PS: The shot doesn’t do justice to the actual flavour/taste of the kozhambu.

IMG_8564Pudhu vidha kozhambu”.


For the grinding  
1. Onion 1 large, coarsely chopped
2. Tomato 1 Medium-sized, coarsely chopped
3. Fresh grated coconut 1/2 cup – 2/3 cup
4. Dried red chillies 2 medium sized
5. Jeera 1 tsp
6. Oil (preferably gingelly oil) 1 tsp
For the rest of the kozhambu  
1. Chinna vengayam (if available) 1/4kg or 2 medium-sized onions, finely chopped
2. Tamarind 1 small piece, squeezed out to 1 large cup of juice
3. Oil (preferably gingelly oil) 1 tbsp
For seasoning  
1. Curry leaves 10-15 well washed
2. Sambar powder 1 tbsp
3. Salt To taste
For tempering  
1. Mustard seeds / Kadugu 1 tsp
2. Cumin/ Jeera 1/2 tsp
3. Asfoetida a pinch


1. Lightly roast/fry all the ingredients under the “For the grinding” heading in the teaspoon of oil on a pan and set aside to be ground. (Grind when the ingredients cool down a bit)

2. Meanwhile in a heavy-bottomed vessel allow the 1 tablespoon of oil to heat up.

3. Temper with the kadugu/jeera and asfoetida when the oil is hot.

4. Once the mustard seeds sputter, add the chinna vengayam to the oil and allow it to cook well whilst releasing it’s juices.

5. Add in the sambar powder and allow it to cook well in the oil as well.

6. Add the tamarind juice and bring to a boil.

7. When the mixture is boiling, add the ground mixture from Step 1 and bring to a boil again.

8. Season with fresh curry leaves and serve hot with steamed rice and any side dish of your choice.

Recipe 2- Kadai Subji

So here’s another look at what we’re recreating..

IMG_8595 Steaming hot “Kadai subji” ready to be served.


For the gravy  
Tomatoes 2 – medium sized, finely chopped
Tomato purée 1 tbsp
Onion 1 large, finely chopped (I didn’t add onions because it was Vijayadasami yesterday)
Garlic 2 cloves, finely minced (again I didn’t add any because of Vijayadasami)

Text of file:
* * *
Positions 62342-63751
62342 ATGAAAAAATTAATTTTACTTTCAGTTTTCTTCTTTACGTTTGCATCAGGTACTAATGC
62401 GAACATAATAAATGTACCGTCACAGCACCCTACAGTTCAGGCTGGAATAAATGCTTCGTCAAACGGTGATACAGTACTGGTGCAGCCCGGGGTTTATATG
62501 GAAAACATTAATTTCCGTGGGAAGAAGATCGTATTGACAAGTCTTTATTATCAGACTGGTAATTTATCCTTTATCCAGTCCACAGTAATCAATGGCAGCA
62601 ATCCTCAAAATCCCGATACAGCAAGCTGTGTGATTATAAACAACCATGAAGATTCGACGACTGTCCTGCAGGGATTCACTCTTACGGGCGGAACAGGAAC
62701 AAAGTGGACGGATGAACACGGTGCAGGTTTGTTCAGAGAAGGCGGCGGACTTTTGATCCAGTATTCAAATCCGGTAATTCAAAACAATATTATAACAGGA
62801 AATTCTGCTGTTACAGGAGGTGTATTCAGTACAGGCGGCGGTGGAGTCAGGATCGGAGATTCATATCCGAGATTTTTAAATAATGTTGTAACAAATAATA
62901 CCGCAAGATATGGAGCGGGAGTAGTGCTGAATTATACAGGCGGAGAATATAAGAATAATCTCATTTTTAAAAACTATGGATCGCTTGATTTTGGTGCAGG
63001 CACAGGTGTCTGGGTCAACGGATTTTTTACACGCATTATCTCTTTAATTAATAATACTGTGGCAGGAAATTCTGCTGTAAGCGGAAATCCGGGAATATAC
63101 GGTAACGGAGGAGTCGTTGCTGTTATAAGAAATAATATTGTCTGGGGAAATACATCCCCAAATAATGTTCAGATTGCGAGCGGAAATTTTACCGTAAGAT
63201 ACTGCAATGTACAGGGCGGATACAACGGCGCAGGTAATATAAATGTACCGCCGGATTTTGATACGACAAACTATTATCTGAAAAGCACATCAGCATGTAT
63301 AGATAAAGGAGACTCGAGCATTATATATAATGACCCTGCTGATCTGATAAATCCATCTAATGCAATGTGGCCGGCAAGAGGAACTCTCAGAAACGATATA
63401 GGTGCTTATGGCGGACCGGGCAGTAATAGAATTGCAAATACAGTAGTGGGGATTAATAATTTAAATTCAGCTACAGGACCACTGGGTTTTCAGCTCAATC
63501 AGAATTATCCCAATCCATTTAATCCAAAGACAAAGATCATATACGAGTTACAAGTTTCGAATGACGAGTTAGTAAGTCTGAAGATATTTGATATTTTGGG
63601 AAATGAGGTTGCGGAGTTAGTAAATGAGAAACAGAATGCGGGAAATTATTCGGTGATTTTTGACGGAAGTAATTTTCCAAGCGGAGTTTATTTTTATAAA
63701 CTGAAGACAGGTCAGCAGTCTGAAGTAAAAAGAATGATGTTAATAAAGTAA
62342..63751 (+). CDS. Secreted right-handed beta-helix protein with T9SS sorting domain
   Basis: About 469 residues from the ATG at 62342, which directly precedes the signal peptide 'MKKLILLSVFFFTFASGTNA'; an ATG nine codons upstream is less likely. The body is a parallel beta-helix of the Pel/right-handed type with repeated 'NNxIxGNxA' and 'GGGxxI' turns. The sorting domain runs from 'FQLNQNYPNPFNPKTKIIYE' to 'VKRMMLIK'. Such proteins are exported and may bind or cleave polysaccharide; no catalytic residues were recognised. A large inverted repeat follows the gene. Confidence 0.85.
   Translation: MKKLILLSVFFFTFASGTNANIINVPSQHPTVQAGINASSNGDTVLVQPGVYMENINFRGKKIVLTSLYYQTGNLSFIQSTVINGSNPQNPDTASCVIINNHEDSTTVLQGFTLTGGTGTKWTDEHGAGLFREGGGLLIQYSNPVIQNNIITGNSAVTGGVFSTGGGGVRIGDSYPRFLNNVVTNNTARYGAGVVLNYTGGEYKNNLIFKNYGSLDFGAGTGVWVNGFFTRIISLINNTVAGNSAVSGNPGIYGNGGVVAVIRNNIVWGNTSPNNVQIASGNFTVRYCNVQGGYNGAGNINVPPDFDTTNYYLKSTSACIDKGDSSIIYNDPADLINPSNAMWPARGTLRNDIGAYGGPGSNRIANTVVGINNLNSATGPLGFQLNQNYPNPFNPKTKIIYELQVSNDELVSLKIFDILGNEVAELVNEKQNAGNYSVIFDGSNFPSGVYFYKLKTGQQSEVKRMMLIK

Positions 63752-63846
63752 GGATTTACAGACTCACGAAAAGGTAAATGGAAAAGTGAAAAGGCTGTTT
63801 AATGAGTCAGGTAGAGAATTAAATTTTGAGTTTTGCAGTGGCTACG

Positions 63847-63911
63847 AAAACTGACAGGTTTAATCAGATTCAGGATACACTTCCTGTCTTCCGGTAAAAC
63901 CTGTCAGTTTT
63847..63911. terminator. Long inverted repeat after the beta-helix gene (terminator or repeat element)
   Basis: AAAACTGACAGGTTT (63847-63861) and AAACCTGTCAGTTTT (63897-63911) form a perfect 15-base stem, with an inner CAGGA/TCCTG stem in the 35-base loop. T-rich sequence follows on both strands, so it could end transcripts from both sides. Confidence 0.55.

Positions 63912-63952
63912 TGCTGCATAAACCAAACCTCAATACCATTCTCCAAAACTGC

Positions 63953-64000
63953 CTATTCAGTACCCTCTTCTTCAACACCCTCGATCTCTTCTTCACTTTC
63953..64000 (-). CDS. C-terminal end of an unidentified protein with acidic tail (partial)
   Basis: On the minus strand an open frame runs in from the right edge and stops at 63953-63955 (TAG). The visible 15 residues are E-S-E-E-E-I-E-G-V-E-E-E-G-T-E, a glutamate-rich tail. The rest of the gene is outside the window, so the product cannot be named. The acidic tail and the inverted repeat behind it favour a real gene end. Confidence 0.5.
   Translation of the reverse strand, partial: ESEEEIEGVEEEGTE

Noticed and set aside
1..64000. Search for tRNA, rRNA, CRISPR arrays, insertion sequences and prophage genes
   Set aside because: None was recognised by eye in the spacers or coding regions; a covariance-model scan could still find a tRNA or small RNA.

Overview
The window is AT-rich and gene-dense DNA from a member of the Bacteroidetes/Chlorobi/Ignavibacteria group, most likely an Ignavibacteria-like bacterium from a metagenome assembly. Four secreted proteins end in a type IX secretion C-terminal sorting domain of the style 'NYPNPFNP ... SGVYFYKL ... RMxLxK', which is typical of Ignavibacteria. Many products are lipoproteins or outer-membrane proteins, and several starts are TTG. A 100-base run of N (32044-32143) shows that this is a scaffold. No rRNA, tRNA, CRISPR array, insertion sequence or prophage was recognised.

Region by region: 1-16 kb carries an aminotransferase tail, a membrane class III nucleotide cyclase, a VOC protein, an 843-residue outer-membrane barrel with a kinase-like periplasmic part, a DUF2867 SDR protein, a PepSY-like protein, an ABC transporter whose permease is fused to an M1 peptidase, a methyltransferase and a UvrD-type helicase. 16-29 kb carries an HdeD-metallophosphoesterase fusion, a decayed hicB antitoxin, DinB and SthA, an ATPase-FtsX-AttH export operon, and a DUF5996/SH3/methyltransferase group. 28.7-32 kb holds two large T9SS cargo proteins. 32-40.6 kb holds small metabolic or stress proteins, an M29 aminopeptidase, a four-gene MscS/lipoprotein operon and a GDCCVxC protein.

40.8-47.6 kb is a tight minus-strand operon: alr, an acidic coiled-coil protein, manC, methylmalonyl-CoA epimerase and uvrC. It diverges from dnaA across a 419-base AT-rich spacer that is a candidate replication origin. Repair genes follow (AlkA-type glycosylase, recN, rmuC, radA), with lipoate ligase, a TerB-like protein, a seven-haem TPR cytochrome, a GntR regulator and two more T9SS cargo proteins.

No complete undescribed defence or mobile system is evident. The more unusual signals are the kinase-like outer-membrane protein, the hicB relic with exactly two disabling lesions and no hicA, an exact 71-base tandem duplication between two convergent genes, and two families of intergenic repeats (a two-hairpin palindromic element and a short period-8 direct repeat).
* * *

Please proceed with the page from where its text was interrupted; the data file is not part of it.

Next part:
Dhaniya-Jeera powder 2 tbsp
Garam masala 1/2 tsp
Turmeric a pinch
Salt to taste
Oil 1 tbsp
Everything else  
Veggies 1 large carrot, 1 large potato and 1 large capsicum, all cut to mid-sized pieces
Cream/concentrated milk 1 tbsp
Kadugu 1/2 tsp
Jeera 1/2 tsp
Fresh coriander 1 sprig, finely chopped and washed


1. Fry all the ingredients listed under the “For the gravy” part in this order – Heated Oil, Garlic, Onions, Tomatoes, tomato purée, turmeric, dhaniya-jeera powder, garam masala, salt, etc and make a fine gravy, adding water as required to get the desired consistency.

2. I pressure cooked the veggies in a cooker for 2 whistles so that I wouldn’t have to “fry” them. Hint: If you’re adding a dal to the meal, cook the dal in the same go.

3. Add the pressure-cooked veggies to the gravy and toss them well, coating them with the gravy well.

4. Once the gravy starts bubbling a bit, blend in the cream. This is what gives it the colour and richness of taste.

5. Check for salt, spice, etc and add whatever as required.

6. Temper with mustard seeds and jeera.

7. Garnish with fresh coriander and serve steaming hot with steamed white rice or chapathis or any other Indian bread variety.

Bon Appetit! Enjoy :)

October 17, 2010

Barça Barça

Ah so all of you’ve gathered from a couple of blog posts that I was indeed in Barcelona last week for a conference. And without dwelling too much on the actual purpose of visit (which went great by the way), I am going to talk about Barcelona. It’s easy to fall in love with the city, its sights, its restaurants, its architecture, its culture and its lifestyle. On the other hand I was forewarned big time by everyone about the theft scenario there. As in that the ratio of pickpocketing stories were abnormally higher than other European cities or at least what was the word on the street. But before I go further, here’s a quick look at the center of Barcelona – Plaça Catalunya.